Opera Software would love for Opera to be in the list of "alternative browsers", but that is not what the company is demanding.

          It would not be unfair to Mozilla, since "alternative browsers" happens to open up for Mozilla as well.
          bahera
          • Basically...

            What is fair is what we all hate. Too much preinstalled junk on our clean installs.

            I put together 10 to 15 brand new PCs a month where I work. Even after working with the OEM to get exactly what we want on the PC's, we still finish the install and open up the Add/Remove to get rid of everything that comes with a PC these days. Google Toolbar/Desktop/Default Search/Homepage ...

            What Opera wants is what MS has. Agreements with PC makers to have PCs preinstall their product.

            What everybody doesn't realize is that this Product is more like a Suite. And what they should really want is a browserless OS. And not any OS, just Windows.

            The problem with that is how many cds are they going to start putting into these boxes with all the different browsers on them. Something else to keep track of 3 years later after you format and reinstall everything. When is Adobe gonna complain that MS Paint has an unfair advantage?

            If Opera, Mozilla, Netscape or the NBT browser want to be preinstalled on a PC, why don't they have to go to the PC manufacturer to get it done.

            If you are thinking about the Windows sold in cardboard boxes for installation on your home built computer, why can't the other browsers spend some money and buy some boxes, print their names on them, throw a CD in it and put it on the shelves?

            Or, how about this alternative: For every Windows/NonIE package sold, the NonIE maker would pay MS $10.
            dbisse
          • why don't they have to go to the PC manufacturer to get it done?

            You appear to be uninformed on this issue. They've been trying for years.

            The second most popular suggestion on Dell's customer ideas site is to preinstall FireFox, but it hasn't happened yet.

            Employees of HP, Dell, and Gateway have all described how Microsoft uses price changes to pressure manufacturers who try to offer competing products. Microsoft's policy of punishing OEMs is well documented.
            bmerc
          • I Guess Wayne means If it Ain't M$, it Ain't NUTTHIN!

            How - Unamerican of the EU to expect M$ to respect a level playing field! Why, it's practically [i][b]treason[/b][/i], and certainly unpatriotic, to expect Gates&Balmer to actually NOT use their market muscle to force all competition out of THEIR OS forever!

            You support open-source and agreed-to Web standards? Why do you hate America?
            drprodny
        • You are agreeing that being the default browser is an unfair advantage then

          That is one area where we can all agree!!!!!!!!!!
          DonnieBoy
          • yes, BUT

            Being integrated, not bundled, into the OS is devastating to others. Please note that despite Microsoft's attempts to equate these words, "integrated" means built into the OS, while "bundled" means simply packaged with.
            Update victim
          • Han't been for Firefox.

            They have established a large following.
            ShadeTree
          • Sure, it has been for Firefox

            Have you ever looked at _any_ of the statistics gathered by _anyone_ for how many people use which browser? IE still has a monopoly posiiton. Firefox is second, but it is _way_ behind IE in "market share". It does not have a "large following" at all, even if it ahead of all but IE.
            mejohnsn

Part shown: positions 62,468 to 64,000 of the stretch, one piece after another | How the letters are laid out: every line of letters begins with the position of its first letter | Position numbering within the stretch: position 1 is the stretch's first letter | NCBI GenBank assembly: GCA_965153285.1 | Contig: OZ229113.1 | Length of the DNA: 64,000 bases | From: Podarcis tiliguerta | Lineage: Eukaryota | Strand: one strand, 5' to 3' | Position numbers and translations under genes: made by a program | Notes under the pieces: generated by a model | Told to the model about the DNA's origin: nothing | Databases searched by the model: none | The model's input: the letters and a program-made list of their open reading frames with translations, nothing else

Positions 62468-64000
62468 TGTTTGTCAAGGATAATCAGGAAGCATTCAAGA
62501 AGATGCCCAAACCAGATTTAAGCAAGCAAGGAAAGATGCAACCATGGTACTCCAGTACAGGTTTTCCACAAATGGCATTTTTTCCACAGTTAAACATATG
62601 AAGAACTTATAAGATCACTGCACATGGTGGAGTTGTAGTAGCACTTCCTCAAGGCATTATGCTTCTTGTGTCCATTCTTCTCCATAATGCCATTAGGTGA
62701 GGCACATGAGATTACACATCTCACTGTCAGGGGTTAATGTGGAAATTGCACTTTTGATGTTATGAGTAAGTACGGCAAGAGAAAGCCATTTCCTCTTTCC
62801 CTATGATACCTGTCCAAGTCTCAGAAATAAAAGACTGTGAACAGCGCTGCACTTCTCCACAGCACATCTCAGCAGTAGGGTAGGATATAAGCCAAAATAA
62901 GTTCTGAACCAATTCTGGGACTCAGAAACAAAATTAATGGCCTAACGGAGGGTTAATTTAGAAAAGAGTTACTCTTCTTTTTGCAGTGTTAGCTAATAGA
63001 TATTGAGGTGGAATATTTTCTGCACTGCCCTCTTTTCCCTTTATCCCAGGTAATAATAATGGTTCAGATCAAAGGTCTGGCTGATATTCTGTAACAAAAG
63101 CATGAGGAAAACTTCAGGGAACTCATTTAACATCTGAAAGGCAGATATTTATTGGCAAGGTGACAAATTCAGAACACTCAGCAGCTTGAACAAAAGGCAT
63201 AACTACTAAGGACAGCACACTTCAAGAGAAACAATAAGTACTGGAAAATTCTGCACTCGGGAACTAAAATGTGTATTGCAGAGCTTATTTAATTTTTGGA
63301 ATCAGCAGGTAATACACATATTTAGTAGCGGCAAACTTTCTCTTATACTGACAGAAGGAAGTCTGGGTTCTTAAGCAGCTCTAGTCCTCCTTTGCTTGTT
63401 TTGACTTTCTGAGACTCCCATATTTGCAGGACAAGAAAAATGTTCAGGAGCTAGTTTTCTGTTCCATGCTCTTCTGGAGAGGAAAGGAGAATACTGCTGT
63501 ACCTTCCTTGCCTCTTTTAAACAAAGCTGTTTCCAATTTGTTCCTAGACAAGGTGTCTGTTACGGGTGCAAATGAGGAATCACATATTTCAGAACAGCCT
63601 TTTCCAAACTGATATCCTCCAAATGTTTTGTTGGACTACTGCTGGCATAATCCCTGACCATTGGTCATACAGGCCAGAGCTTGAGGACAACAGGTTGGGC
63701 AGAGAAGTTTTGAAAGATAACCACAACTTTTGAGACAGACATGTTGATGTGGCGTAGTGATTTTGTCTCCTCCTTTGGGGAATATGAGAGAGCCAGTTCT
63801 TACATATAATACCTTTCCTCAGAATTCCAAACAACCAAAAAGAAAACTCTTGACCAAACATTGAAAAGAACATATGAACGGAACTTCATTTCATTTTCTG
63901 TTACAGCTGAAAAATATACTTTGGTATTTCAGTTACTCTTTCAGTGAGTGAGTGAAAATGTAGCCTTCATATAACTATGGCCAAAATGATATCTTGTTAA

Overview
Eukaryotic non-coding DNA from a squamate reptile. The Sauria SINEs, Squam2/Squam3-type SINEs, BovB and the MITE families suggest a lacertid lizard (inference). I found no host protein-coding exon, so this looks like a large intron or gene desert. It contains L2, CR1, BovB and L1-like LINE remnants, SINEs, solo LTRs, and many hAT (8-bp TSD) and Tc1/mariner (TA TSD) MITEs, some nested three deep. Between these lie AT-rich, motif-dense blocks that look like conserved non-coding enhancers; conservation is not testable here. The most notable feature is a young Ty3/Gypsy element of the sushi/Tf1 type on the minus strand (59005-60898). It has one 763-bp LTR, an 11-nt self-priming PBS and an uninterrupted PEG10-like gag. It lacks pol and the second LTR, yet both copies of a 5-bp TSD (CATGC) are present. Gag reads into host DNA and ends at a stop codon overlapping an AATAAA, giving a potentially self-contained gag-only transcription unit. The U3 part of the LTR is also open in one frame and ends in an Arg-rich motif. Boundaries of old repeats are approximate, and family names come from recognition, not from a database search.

• moot point

          anyone can make a browser...

          and stop selling cars with factory stereo's... thats unfair to Alpine, Kenwood and Sony!!!! Laaaaawwwwwllllll.
          pcguy777
          • lulz

            i lol'd
            TacoSauce
          • No

            The factory installed stereo can be easily replaced with an aftermarket stereo, while Microsoft's browser is built so that some of what should be in the OS is instead built into the browser making the browser (IE) non removable.
            Update victim
          • cry me a river

            at least with Microsoft!!!! you can install two stereos if you want to. dugg down as lame.
            pcguy777
          • Oh god another 12 year old

            Your mommy is calling.
            bmerc
          • The factory installed stereo

            is also made by a third party not the auto manufacturer. So, Alpine, Kenwood, and Sony all have the ability to provide the service for the auto company. It also helps the auto company to remain focused on trying to improve the automobile itself.

            Microsoft has in effect put the third party utility companies that built on Microsoft's own software out of business. Had they not done that, there would have been no grounds to have even brought anti-trust charges against them. IMO it would have also given consumers a far superior OS from Microsoft than the one they have right now. They would not have had to concentrate on fixing all the security issues in the utilities attached to the OS and could have improved the actual OS more quickly. Win FS may have even been plausible for the current Vista release instead of getting canned.
            alaniane
          • You remember...

            Back in the day before Windows 95, if you wanted a browser, what did you do? I remember. Wasn't fun was it.

            My '79 Ford had AM radio. Snip snip, solder and vwalla. FM Stereo. My '84 Ford had FM Stereo. Snip snip plug and vwalla, now it has cassette, but now the clock and the dome light don't work. My '95 Pontiac had AM/FM Cassette. I learned. $700 dollars later, 12 disk CD changer. That skipped when I hit the seams in the pavement.

            How much would you pay to have someone come and show you how to connect to the internet site of any of these companies to get their browsers downloaded. Unix commands were and still are about the worse I have ever seen. Yes they do get the job done, efficiently I will add. But the 1st time I saw it in college to the last time I used it for the Dallas area BBS community, it was my least favorite part of the computer industry. Ranks just below hard drive crashes.
            dbisse
          • You remember...

            Yep, I got Netscape. Great browser, beat the pants of IE... Shame that Microsoft destroyed it with predatory business practices, just like they destroyed the company that WROTE the code for IE (AKA spyglass).
            james.faction
          • I probably would not

            have to pay very much since I've done before Win 95 came out. For that matter, I've programmed in Assembly and enjoyed it. You dislike the command line; I don't. In fact I still prefer using the commandline to perform searches, compiles, etc.
            alaniane